Pros: Very short story. Great pictures.
Cons: Can be read in under 5 minutes.
Where do insects live? by Susan Canizares & Mary Reid is part of the Scholastic Science series.
My sons participated in a reading contest/program over the summer and were allowed to choose books to keep as awards from the library after completing so many books. Where do insects live? was one of my oldest sons picks. All he saw was the real photo of some Japanese Beetles sitting in a flower on the front cover, read the title, and knew he'd love it. When we got home to read it, it was then we realized the book is 14 pages long, and the whole 'story' consists of only 37 words!
Where do insects live? is not a story about a certain insect venturing off to find his home or anything like that. The book is more of an educational reference guide for young readers. Each page contains a real photograph of an insect and underneath the picture in bold print it will tell you where that insect lives. For instance, there is a picture of a grasshopper on one page and the page next to it there is a picture of a treehopper. The story on these 2 pages simply reads:
"In the grass.
On a tree."
This tells the reader the grasshopper lives in the grass and the treehopper lives in a tree.
I think the most exciting part of the book is is the last 2 pages after the story has ended. The writers were sure to add a list naming the pictures from the story since quite a few readers may not realize they are looking at water strider or a colony of weaver ants. The writers also go into little detail about how some of the insects from the book actually make their homes. I have never heard of a weaver ant before, but now we all know that they actually make their homes by sewing leaves into shelter. They also give us information about grasshoppers, treehoppers, shield bugs, water striders, various crickets, and carpenter ants.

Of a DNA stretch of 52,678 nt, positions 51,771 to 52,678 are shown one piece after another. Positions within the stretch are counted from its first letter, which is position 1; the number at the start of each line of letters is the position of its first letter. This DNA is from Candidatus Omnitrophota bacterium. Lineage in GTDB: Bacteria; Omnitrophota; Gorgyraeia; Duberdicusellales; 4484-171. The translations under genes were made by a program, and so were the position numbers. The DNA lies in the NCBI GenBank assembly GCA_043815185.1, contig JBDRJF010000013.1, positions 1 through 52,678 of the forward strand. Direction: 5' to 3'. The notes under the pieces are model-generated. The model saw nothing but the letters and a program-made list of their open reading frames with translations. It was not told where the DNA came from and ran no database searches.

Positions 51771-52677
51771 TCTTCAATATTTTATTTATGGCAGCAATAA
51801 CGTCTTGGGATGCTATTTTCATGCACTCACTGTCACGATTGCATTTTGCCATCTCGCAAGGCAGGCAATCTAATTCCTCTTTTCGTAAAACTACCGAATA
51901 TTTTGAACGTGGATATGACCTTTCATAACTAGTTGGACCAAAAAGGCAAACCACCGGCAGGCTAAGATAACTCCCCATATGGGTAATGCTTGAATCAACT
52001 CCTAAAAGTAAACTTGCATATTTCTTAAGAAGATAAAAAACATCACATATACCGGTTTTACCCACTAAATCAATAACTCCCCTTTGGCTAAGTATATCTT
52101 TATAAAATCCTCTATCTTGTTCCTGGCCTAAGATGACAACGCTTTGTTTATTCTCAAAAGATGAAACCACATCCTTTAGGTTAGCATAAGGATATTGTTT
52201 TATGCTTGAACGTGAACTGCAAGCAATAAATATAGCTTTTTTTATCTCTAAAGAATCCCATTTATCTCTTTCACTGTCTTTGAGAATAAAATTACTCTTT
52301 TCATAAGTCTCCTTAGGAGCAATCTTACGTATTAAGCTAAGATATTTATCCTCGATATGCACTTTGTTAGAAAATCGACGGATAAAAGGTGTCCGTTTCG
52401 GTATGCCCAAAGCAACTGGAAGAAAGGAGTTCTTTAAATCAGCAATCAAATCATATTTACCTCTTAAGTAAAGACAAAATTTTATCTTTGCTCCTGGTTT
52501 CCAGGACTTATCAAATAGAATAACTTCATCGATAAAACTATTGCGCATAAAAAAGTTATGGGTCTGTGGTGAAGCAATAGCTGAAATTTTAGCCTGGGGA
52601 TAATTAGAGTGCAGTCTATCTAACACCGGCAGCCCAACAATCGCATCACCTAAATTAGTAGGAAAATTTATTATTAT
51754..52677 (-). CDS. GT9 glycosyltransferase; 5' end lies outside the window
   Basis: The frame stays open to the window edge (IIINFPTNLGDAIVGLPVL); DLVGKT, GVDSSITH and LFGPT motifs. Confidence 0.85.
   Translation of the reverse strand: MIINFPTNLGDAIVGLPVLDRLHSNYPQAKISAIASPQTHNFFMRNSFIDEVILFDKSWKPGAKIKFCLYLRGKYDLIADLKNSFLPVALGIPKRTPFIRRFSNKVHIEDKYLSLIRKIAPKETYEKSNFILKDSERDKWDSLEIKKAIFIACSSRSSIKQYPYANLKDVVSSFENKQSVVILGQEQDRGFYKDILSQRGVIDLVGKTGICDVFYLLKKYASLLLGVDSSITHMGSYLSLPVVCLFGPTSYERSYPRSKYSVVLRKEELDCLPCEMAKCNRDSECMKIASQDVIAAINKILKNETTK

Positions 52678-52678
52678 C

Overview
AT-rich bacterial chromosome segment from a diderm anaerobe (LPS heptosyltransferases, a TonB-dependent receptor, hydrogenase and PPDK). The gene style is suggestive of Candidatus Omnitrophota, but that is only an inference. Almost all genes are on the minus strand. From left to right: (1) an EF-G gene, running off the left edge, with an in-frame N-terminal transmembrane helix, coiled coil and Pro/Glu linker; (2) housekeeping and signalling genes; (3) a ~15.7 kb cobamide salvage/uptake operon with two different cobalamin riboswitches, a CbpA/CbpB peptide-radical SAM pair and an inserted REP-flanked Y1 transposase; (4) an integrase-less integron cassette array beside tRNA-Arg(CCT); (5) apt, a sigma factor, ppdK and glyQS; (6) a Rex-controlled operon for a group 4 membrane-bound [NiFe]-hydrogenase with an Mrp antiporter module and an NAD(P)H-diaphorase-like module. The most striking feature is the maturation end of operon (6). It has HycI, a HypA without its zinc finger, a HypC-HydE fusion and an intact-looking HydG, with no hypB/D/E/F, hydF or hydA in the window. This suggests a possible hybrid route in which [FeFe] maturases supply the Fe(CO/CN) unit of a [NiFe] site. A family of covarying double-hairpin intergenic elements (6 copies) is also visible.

The writers also remind us on the last 2 pages that insects live everywhere. "Insects live all around us. They live in our houses and in the fields. They thrive in water, and in forests, in the driest deserts, and in warm climates and cold."
Where do insects live would not have been my first pick for my son had it been me that was picking out the books. But he does enjoy science and creepy crawly things like most boys do, and he really enjoyed reading this book and he also goes back to it time and again to give his friends information on these insects.
I would highly recommend this book for young readers interested in anything science, and of course interested in insects. Where do insects live? is a very short story with very short words, it would also be a great book for those just learning to read.